Training ML models requires chemical data, and chemoinformatics involves using chemical databases to store and retrieve chemical information. These databases enable searching for specific molecules or analyze large chemical datasets. The training of models relies heavily on managing and utilizing chemical databases that store vast amounts of chemical information, including compound structures, biological activities, and other relevant physiochemical properties. These databases facilitate data mining, knowledge discovery, and information retrieval for target prediction. Specialized databases of naturally existing compounds, including LOTUS [10], COCONUT [11], SuperNatural-II [12], NPASS [13], SymMap [14], TCMSP [15] and TCMID [16] provide valuable resources. These databases contain comprehensive information on compound structures, molecular physicochemical properties, and molecular descriptors. Utilizing the known structures of these compounds, abductive techniques based on structural similarities can be leveraged to convey knowledge regarding the mechanism. Various similarity scores, as mentioned before, can be computed, considering the similarity of 1D structures (e.g., SMILES- or SELFIES-based similarity [17]), 2D structures (e.g., 2D fingerprints or topological similarity), and even 3D structures (e.g., 3D geometric shape-based similarity). Previous studies have identified several metrics suitable for molecular similarity calculations, including the Tanimoto index, Manhattan distance, Dice index, overlap coefficient, cosine coefficient, and Soergel distance [18][19][20][18,19,20]. Furthermore, chemical bioactivity and structural data can be acquired from drug databases like ChEMBL [21], BindingDB [22], DrugBank [23], Inxight [24], and Protein Data Bank [25]. Despite the availability of extensive databases, utilizing machine learning and deep learning techniques offers significant potential to enhance the creation of molecules and focused libraries, enabling the discovery of potent bioactive compounds through targeted design and generation strategies in QSAR studies. Generative models like recurrent neural networks (RNN) have been employed to generate novel chemical structures predicted to have desirable properties, such as high potency or low toxicity. RNN models have been previously used to generate focused molecule libraries and have implicitly learned chemical knowledge to create molecules with combined characteristics of both bioactive natural products and synthetic compounds, such as DeepMGM. Besides this, generative models have been used for inverse QSAR/QSPR, which involves generating molecules that meet specific target properties. The DeepMGM model was trained using drug-like molecules and produced a general model (g-DeepMGM) capable of generating scaffold-focused libraries. A target-specific model (t-DeepMGM) for the cannabinoid receptor 2 (CB2) using transfer learning was also developed. A discriminator was incorporated into DeepMGM for in silico molecular design and testing. The generated molecule XIE9137 was identified as a potential CB2 allosteric modulator, highlighting the effectiveness of deep learning in de novo molecular design and chemical library generation [26][27][26,27].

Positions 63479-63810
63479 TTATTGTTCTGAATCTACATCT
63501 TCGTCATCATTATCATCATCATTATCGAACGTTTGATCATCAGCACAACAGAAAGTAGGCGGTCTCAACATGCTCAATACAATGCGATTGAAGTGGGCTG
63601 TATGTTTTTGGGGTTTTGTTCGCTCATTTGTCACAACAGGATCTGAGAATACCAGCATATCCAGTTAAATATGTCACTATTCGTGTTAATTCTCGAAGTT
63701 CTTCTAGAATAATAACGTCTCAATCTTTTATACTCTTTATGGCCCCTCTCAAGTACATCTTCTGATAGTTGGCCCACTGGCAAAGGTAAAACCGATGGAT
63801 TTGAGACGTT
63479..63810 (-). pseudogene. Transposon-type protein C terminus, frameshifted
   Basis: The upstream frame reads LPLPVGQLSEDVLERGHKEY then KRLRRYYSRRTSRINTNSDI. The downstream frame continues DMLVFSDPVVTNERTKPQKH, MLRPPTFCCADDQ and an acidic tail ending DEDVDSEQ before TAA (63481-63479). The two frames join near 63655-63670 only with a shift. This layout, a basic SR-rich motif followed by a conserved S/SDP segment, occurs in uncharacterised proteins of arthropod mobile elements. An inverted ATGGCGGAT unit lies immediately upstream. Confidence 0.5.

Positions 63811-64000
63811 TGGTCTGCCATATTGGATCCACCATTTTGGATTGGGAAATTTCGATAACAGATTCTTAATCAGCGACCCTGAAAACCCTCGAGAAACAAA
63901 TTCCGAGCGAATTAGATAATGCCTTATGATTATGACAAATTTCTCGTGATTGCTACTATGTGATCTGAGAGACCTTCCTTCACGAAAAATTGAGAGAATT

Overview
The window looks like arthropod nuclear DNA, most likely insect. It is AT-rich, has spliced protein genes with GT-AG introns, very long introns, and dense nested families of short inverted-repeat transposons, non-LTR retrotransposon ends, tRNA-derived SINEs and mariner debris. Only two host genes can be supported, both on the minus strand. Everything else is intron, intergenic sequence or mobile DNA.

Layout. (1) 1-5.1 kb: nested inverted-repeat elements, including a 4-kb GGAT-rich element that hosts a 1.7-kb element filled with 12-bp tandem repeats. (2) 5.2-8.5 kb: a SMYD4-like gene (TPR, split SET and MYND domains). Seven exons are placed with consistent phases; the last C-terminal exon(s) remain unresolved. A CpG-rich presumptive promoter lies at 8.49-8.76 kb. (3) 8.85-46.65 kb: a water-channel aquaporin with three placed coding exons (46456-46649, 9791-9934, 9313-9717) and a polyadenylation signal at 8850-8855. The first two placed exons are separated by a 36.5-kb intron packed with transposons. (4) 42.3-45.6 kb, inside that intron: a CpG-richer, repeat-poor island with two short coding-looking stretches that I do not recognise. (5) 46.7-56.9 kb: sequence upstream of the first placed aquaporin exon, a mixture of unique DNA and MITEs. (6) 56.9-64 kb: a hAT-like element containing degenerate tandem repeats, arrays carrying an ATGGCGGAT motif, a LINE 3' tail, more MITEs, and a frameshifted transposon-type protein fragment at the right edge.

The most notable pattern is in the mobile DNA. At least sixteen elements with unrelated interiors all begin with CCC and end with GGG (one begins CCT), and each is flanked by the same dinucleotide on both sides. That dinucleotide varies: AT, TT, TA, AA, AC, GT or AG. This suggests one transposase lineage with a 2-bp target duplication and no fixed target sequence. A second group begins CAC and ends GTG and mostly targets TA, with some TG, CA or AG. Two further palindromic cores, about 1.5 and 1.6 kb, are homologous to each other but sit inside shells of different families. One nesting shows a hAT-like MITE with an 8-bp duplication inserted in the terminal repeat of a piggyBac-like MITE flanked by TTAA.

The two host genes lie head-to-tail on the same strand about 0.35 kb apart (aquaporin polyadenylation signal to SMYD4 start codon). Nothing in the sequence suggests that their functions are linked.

3.2. Chemical Data Representation